UBC Undergraduate Research

Female Students' Experiences with Active Study Stations Yeung, Nelson; Sun, Raeanne; Tsang, Ryan; Chen, Jennie; Hoang, Eric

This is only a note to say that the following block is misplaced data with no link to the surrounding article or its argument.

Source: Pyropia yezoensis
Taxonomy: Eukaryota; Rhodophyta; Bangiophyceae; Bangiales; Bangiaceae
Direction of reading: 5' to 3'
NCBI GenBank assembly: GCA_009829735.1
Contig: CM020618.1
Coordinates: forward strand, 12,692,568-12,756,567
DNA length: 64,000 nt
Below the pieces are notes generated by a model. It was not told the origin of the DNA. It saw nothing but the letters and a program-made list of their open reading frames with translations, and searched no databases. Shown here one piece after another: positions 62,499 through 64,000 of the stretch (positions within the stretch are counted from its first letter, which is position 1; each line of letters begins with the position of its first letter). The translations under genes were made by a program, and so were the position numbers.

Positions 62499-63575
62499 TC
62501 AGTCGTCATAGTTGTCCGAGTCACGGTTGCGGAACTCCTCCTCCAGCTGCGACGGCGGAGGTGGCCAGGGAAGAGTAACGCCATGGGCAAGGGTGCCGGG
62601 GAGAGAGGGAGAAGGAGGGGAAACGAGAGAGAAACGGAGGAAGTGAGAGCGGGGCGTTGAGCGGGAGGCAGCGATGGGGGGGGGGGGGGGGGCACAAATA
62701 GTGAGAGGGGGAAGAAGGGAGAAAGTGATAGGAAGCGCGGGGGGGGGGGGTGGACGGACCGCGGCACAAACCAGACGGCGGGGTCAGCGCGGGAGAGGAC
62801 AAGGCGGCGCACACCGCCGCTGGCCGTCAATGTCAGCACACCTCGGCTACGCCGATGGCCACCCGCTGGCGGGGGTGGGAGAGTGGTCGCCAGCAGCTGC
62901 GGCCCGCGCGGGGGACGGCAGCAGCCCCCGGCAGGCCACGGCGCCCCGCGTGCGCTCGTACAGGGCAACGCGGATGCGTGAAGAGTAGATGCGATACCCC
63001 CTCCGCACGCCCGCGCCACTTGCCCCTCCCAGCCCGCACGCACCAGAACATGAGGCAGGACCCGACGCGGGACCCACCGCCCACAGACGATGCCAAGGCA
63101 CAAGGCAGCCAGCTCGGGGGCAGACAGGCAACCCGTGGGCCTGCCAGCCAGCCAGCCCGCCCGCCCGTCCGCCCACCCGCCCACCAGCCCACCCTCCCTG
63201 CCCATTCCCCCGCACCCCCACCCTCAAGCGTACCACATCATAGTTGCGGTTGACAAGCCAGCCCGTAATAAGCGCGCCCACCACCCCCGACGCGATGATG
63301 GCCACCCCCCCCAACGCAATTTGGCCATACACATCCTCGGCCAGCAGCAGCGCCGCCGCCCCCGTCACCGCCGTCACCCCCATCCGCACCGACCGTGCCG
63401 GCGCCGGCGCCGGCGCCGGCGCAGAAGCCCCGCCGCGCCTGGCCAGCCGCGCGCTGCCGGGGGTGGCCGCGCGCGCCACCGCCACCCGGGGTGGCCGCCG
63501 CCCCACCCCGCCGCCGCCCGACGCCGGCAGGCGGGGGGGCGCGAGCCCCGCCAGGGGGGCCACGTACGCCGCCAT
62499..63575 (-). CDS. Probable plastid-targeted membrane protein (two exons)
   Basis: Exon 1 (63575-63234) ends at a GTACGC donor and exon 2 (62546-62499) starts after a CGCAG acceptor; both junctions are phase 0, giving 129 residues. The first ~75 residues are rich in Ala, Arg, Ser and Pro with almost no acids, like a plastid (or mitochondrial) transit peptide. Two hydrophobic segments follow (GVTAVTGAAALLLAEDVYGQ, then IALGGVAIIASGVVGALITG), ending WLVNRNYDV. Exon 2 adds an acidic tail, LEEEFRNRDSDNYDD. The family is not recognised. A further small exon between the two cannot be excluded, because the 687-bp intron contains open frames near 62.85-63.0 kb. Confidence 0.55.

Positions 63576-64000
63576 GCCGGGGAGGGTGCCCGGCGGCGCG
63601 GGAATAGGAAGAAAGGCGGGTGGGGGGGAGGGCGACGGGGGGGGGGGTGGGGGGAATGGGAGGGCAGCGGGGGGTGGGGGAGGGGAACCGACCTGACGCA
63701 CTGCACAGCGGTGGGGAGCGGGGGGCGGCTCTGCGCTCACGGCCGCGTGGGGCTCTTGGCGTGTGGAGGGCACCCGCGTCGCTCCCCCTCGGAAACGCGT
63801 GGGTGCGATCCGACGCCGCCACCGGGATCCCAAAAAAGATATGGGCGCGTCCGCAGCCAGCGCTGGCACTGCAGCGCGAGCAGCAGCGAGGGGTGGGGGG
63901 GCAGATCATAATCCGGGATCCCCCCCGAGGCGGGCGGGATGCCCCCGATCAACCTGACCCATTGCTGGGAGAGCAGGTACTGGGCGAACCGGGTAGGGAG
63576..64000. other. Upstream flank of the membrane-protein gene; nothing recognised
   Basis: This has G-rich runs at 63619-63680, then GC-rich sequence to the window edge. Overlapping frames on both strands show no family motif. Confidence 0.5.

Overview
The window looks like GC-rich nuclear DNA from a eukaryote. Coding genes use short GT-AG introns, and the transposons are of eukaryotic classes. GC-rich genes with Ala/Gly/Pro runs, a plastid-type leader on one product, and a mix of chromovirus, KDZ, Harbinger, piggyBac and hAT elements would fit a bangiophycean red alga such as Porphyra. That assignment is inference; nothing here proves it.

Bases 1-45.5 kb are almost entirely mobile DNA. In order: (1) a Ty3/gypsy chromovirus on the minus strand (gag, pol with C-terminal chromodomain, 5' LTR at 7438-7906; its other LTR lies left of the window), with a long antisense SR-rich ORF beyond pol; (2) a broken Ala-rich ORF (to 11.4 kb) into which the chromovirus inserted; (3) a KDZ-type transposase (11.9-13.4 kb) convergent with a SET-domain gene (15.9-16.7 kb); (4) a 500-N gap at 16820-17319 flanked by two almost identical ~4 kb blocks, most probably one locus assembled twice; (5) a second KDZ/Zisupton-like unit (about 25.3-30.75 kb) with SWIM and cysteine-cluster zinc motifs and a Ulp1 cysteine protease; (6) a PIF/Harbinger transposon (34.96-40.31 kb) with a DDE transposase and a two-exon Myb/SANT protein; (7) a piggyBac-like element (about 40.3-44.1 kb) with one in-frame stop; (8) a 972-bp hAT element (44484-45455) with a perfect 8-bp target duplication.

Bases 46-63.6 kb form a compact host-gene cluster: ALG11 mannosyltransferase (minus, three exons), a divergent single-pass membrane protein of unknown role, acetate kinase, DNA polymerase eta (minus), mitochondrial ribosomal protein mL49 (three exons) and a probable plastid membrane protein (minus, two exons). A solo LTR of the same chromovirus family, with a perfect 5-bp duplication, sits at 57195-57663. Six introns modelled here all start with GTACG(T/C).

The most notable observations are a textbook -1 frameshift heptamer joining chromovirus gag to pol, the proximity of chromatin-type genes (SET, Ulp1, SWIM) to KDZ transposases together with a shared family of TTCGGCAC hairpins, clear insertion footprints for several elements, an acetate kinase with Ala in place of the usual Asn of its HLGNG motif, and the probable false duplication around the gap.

The purpose of this project was to evaluate female UBC students’ experiences using the active study stations available in Irving K. Barber Library (IKB). Sedentary behaviour among university students can average 11.10 hours a day, with female students engaging in more sedentary behaviour compared to male students, on average (Haase, Steptoe, Sallis, & Wardle, 2004; Mounlin, Truelove, Burke, & Irwin, 2019). Poor health outcomes associated with sedentary behaviour include cardiovascular disease, cancer, type 2 diabetes, and all-cause mortality (Katzmarzyk, Church, Craig, & Bouchard, 2009). Active workstations or study stations have been proposed as effective physical activity interventions to combat sedentary behaviour, particularly in university library settings (Maeda, Quartiroli, Vos, Carr, & Mahar, 2014). Semi-structured interviews were conducted with five female participants who reported using the active study stations before. Interview questions were aimed at evoking participants’ subjective experiences when utilizing the active study stations, such as level of comfort, usability, and accessibility. Participants were also asked about their motivations to start using the active study stations, physical activity habits, amounts of sedentary behaviour, and living arrangements. The responses collected from the interviews were transcribed and coded into meaningful categories for qualitative description. We interpreted four key categories from the data: awareness, accessibility, comfort, and physical activity/productivity. Positive participant responses about the active study stations included ease of use, enjoyment and fun, and beliefs that the active study stations were effective physical activity interventions. In particular, participants perceived that the active study stations did help them reduce the amount of time they engaged in sedentary behaviour, and also noted that the idea of moving while they worked improved their effectiveness and productivity in studying. However, participants also indicated many negative inclinations they had towards the active study stations. They expressed difficulties with the limited quantity of active study stations and how they are only available in the Irving K. Barber Library, which is far from the center of campus. Moreover, they stated that social barriers such as awkwardness and embarrassment due to the proximity and positioning of the desk bikes in front of other people impeded their use. All the participants in this study lived off-campus, and noted their living arrangements as another barrier to usage of the active study stations. In terms of motivations to begin using the active study stations, participants stated that they happened to walk by them and were interested in testing them out. Many participants expressed that they believe that the awareness among the general population of UBC students of the active study stations is low. Three recommendations have been made to our project partner, UBC Athletics and Recreation. First, our project partner should consider moving the already existing active study stations within Irving K. Barber Library to be further apart from each other and situated in more discreet areas of the library. Second, there should be physical and social media advertisements in order to increase awareness and usage of the active study stations. Finally, we recommend that more active study stations be installed in every library across campus in order to facilitate accessibility. Disclaimer: “UBC SEEDS provides students with the opportunity to share the findings of their studies, as well as their opinions, conclusions and recommendations with the UBC community. The reader should bear in mind that this is a student project/report and is not an official document of UBC. Furthermore readers should bear in mind that these reports may not reflect the current status of activities at UBC. We urge you to contact the research persons mentioned in a report or the SEEDS Coordinator about the current status of the subject matter of a project/report.”

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